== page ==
Coyotes are the king of predators, at least when it comes to livestock attacks in Manitoba.
A survey of Manitoba producers says there were 11,606 livestock losses in the province, between 2015 and 2019. Of those, coyotes were responsible for about 7,210 of the total losses — of cows, calves, sheep and other livestock.
The data comes from a pilot project, which is studying livestock predation and prevention in Manitoba. The government of Manitoba announced the initiative last winter and provided $300,000 (over three years) to fund the research.
“Wildlife predation of commercial livestock is a significant problem for Manitoba producers, with more than 2,000 commercial animals lost each year,” said Manitoba’s agriculture minister Blaine Pedersen, at the time.
Manitoba Beef Producers and Manitoba Sheep Association are leading the project.
The producer survey found that wolves are the second biggest problem for livestock producers, causing 2,634 losses over five years. Black bears are third, with 1,390.
About 550 farmers responded to the survey, representing cattle and sheep producers from 231 postal codes in the province.
The leaders of the pilot project also studied claims data from the Manitoba Agricultural Services Corp.
(MASC), the provincial insurer. MASC data shows that certain municipalities, in northwestern and western Manitoba, account for a large share of coyote losses.
From 2015 to 2019, coyote claims were:
• More than 450 in the Rural Municipality of Riding Mountain West
• Almost 400 in Hillsburg-Roblin
• About 350 in Minitonas-Bowsman
• More than 300 in Two Borders
Gathering such data, on where predators are taking down livestock and which predators are the problem, was one of the first steps in the pilot project.
Project leaders have also studied strategies and techniques, which could reduce livestock-predator interactions.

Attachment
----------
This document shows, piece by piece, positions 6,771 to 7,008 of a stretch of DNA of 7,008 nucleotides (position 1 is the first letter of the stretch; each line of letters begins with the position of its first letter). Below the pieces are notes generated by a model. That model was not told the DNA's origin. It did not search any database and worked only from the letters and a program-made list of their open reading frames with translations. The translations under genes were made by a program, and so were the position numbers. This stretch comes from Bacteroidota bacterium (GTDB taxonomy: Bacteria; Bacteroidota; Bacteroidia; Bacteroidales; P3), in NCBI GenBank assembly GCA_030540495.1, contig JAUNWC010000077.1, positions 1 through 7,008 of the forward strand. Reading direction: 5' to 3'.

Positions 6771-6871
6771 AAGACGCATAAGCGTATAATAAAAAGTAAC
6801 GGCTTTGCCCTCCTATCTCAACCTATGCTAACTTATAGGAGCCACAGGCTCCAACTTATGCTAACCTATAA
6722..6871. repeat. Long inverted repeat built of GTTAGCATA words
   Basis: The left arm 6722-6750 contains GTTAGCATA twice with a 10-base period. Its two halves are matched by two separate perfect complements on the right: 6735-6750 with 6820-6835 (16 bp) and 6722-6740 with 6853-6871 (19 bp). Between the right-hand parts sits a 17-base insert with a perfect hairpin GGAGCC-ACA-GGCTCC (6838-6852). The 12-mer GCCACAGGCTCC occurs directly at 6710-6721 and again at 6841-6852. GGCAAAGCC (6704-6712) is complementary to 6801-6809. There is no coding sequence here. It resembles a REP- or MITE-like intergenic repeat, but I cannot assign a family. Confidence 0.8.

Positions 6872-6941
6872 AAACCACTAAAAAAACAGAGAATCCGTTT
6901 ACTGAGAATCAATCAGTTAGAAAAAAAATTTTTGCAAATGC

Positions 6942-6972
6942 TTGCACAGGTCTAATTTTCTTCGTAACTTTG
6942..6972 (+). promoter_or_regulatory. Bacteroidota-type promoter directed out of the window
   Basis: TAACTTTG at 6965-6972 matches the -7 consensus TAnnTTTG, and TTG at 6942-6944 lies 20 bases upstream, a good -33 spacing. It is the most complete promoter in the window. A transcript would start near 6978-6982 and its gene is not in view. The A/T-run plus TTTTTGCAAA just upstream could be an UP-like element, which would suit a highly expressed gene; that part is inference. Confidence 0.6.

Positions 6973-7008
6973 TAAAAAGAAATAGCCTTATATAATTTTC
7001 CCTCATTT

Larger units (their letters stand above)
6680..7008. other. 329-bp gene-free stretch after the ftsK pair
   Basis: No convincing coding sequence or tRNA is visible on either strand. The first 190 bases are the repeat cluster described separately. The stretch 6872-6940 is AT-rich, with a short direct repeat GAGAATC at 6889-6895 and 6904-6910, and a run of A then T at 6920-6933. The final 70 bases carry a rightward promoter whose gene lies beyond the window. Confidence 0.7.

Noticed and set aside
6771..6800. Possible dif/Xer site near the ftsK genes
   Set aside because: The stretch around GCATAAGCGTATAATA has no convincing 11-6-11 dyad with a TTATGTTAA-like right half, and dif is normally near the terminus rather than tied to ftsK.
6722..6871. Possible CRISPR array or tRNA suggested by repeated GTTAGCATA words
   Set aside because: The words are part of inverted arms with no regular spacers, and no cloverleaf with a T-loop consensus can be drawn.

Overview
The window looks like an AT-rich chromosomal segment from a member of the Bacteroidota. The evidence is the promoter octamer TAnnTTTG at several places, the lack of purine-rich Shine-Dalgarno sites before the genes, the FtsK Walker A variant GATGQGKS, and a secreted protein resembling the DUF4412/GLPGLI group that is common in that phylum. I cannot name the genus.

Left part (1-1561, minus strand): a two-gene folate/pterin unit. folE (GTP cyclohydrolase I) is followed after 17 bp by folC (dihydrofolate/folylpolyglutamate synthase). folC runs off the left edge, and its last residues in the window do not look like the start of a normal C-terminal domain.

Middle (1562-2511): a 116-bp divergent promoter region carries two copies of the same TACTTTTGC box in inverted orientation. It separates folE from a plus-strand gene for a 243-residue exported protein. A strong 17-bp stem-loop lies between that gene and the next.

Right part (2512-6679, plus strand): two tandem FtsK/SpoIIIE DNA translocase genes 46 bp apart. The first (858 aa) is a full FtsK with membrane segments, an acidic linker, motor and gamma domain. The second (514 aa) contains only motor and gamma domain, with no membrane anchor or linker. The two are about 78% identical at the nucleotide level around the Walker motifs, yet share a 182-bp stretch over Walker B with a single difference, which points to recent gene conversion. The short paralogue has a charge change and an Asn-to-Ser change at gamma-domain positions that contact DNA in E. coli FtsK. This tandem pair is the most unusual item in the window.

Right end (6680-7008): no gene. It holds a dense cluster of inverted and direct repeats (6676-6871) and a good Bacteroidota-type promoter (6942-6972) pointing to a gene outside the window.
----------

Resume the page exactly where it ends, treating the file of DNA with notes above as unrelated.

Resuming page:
“We dug through research papers, we dug through information from Alberta, Saskatchewan, B.C. and some of the states. We tried to find things that actually should work,” said Ray Bittner, who is heading up the project.
Bittner provided an update of their work at the Manitoba Beef Producers annual meeting, held online in early February.
The research generated a list of potential strategies, which Bittner and others hope to test in 2021. One of them is veterinary herd assessments, to ensure that livestock out on pasture are in good condition because a limping cow is an easy target.
“We want cattle out on pasture… exposed to predators, to be in the best health possible,” said Bittner, a veteran livestock specialist with Manitoba Agriculture.
Other strategies include things like predator resistant pens, GPS collars to monitor livestock movement, fladry wire for calving/lambing areas and something called fox lights.
“(They) are little lights that hang from wires. They emit strange coloured lights and strange patterns… which reportedly seem to work,” Bittner said. “We’re going to try it.”
The next step in the project is contacting farmers who are willing to participate and test some of the strategies.
“Individual producers, we’ll try and contact you in the coming weeks and months, to get the right people (involved) in this project,” Bittner said. “We have to prioritize people who have the most significant losses. But if you have interesting ideas (want to hear from you).”
They plan to try the strategies this spring and summer, then monitor the results.
Manitoba Beef Producers are building a website for the livestock predation pilot project, which should be up and running soon.
The pilot project wraps up in 2023.